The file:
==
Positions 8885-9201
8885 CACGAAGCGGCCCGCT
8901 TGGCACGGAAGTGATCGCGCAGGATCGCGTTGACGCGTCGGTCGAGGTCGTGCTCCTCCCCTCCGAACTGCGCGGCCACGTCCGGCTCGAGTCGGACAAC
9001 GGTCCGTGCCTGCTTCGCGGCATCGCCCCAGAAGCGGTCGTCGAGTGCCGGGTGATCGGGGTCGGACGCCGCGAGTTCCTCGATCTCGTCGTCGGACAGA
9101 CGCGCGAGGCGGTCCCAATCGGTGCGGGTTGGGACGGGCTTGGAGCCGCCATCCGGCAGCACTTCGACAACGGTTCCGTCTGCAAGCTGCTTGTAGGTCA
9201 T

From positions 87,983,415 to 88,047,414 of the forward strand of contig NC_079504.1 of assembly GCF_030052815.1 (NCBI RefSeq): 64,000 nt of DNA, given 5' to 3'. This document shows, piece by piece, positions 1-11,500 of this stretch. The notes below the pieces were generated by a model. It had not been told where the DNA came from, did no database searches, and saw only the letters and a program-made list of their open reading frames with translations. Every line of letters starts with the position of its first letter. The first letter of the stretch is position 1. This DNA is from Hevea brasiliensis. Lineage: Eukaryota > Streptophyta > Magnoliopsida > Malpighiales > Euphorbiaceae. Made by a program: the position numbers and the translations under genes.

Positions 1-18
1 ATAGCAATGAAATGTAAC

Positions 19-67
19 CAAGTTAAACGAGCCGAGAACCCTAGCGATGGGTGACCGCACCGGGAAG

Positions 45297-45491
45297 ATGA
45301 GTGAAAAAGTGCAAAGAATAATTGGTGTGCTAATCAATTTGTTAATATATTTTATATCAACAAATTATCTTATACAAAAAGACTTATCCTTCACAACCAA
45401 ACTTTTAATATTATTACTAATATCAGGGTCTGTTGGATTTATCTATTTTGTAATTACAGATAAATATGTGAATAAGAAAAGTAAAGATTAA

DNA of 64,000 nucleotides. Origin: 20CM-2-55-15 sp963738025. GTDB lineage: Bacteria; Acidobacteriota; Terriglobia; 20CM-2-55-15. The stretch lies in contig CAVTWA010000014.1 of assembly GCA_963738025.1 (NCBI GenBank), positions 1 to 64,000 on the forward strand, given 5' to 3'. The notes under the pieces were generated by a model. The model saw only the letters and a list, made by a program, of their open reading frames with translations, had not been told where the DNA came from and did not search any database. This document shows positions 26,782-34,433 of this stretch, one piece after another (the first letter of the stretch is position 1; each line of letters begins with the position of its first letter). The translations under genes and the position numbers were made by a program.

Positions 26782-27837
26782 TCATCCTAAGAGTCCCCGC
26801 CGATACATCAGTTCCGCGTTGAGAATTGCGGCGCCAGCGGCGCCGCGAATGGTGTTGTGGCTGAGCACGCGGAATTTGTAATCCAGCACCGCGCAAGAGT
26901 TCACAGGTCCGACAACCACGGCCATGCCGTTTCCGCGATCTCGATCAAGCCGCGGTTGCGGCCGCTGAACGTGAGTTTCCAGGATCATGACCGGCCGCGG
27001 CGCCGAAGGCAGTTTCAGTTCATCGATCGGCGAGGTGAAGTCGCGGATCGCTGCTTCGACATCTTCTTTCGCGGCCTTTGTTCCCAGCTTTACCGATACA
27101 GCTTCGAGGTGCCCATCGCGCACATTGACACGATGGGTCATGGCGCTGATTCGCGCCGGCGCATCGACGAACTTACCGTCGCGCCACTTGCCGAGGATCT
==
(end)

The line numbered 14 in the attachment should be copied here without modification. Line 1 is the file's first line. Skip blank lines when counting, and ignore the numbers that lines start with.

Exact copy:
45301 GTGAAAAAGTGCAAAGAATAATTGGTGTGCTAATCAATTTGTTAATATATTTTATATCAACAAATTATCTTATACAAAAAGACTTATCCTTCACAACCAA